Thursday, November 19, 2009

Chapter 13 Debtors Can Pay Their Attorney Fees Directly from Proceeds of Adversary Proceeding, Instead of Paying Those Proceeds Into the Plan

By Andrew Toth-Fejel, Bankruptcy Litigation Support for Attorneys,

In re McIntyre
U. S. Bankruptcy Court for the District of Oregon,
Case No. 08-34900-tmb13
November 13, 2009

Last week Judge Trish Brown ruled in this unpublished opinion that attorney fees paid by a creditor, in settlement of an adversary proceeding brought by Chapter 13 debtors against the creditor for its violations of the automatic stay, could be paid directly to the attorney instead of to the Chapter 13 trustee. Although such fees are property of the estate, they vest in the debtor unless stated otherwise by a modified plan, including one proposed by the trustee. Absent that here, debtors could pay those fees directly to their attorney.

After the confirmation of their Chapter 13 plan Debtors, through their attorney, M. Caroline Cantrell, filed an adversary proceeding against a bank for post-petition violations of the automatic stay. A few months later this matter was settled. The settlement agreement contained a confidentiality clause, but Judge Brown's opinion reveals that the agreement provided for creditor's payment of damages to debtors as well as their attorney fees incurred in the proceeding.

Ms. Cantrell then filed a "Motion to Pay Fees Direct," with a fee itemization. She argued that because the adversary proceeding dealt with post-petition stay violations, the fees earned need not be paid to the trustee. The trustee, Brian D. Lynch, objected, countering that the fees were property of the estate and should be distributed through the Chapter 13 plan. Very shortly thereafter, Debtors filed an amended plan "which specifically allowed them to keep the settlement proceeds to purchase a car." (The opinion does not state if this plan referred specifically to the attorney fee portion of the settlement.) The trustee did not object to this amended plan.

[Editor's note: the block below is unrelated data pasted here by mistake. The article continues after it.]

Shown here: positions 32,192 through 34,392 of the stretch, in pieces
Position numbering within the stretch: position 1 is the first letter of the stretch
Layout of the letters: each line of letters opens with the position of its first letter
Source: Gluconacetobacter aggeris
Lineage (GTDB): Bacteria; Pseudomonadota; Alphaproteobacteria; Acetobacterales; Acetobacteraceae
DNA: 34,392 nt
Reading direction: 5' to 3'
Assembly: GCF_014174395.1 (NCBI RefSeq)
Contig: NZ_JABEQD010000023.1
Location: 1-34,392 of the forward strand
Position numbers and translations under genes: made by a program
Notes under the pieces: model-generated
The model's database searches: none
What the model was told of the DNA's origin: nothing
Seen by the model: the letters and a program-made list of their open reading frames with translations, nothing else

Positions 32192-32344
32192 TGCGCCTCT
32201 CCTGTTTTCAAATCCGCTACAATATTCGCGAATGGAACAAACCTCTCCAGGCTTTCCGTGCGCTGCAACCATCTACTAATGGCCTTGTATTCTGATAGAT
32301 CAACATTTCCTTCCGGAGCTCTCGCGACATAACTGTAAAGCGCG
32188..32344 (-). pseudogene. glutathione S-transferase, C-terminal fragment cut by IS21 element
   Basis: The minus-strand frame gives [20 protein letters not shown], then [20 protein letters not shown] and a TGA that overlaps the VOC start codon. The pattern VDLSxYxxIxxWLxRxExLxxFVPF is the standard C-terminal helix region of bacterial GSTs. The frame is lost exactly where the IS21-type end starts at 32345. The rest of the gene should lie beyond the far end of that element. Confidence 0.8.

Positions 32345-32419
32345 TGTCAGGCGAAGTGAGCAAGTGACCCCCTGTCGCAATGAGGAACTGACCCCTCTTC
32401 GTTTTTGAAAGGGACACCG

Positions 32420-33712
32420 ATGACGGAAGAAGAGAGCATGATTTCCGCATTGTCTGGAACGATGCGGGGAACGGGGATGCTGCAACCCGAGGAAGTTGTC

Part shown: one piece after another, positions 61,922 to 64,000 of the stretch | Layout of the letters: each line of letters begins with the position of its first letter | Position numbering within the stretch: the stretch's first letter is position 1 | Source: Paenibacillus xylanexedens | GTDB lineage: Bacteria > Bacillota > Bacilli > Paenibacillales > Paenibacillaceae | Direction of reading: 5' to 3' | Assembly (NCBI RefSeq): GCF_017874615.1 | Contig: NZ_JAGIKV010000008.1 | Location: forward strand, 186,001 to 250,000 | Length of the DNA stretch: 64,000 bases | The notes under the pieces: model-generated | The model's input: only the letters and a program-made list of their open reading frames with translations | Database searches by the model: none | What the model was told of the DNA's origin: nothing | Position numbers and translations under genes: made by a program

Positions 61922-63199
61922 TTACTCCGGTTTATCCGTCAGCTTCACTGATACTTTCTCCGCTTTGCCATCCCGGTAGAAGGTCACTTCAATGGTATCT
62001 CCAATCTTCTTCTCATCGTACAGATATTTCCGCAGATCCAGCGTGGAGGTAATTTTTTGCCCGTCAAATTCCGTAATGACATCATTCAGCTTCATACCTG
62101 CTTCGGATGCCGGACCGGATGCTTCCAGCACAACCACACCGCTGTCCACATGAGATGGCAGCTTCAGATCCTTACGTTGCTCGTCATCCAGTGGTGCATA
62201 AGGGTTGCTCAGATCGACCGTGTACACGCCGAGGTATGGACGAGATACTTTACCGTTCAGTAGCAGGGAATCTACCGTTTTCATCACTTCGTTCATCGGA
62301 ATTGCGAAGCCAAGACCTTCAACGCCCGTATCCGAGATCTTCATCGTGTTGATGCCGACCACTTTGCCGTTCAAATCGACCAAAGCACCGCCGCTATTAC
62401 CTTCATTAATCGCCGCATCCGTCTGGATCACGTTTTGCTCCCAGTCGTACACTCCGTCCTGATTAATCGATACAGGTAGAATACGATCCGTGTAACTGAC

Judge Brown acknowledged that attorney fees paid by a creditor in such circumstances are property of the estate under § 1306. But such property of the estate vests in the debtors under § 1327(b), which states, in full:
Except as otherwise provided in the plan or the order confirming the plan, the confirmation of a plan vests all of the property of the estate in the debtor.
Although the plan had no language reserving any assets in the estate, the judge referred to a prior reported local opinion which had held that avoided transfers and tax refunds do not revest to the debtor. But any other assets, unless referred to in the plan, do revest to the debtor.

The judge further asserted that the standard plan language requiring debtors to inform the trustee if they receive the right to receive assets worth more than $2,500
does not prevent the revesting provided for in § 1327(b). It merely requires that debtors report the funds to the trustee and request authorization to use them, either from the trustee or the court. The terms of the OCP insure that the trustee has full knowledge of a debtor’s post confirmation finances and allows him to seek modification of a debtor’s plan to account for any post confirmation increases in income should he so desire. However, absent such modification, the funds do not become estate property and the debtors need not pay them over to the trustee.
Since here the trustee did not propose
his own modified plan or [seek] turnover of a portion of those funds in conjunction with confirmation of Debtors' . . . amended plan . . . the funds at issue are not estate property and need not be paid over to the Trustee for distribution under the plan.
The Bottom Line
Presumably the lesson here is that the trustee will be more aggressive in objecting to a modified plan involving attorney fees awarded for post-petition services, and will not just rely on an objection to the fee application.

New Bulletins on this website will provide summaries of other opinions within the Ninth Circuit shortly after they are published. PLEASE EMAIL ME at IF YOU WOULD LIKE TO BE EMAILED A LINK TO SUCH FUTURE REPORTS.

by Andrew Toth-Fejel
Bankruptcy Litigation Support for Attorneys
PLEASE NOTE that the writer is not licensed to practice law in any state. This means that he is not legally permitted to give any legal advice or perform any legal services. Any non-attorney reading this must consult an attorney about ANYTHING contained here. Nothing in this website is intended to be nor should be read as being legal advice to anyone.

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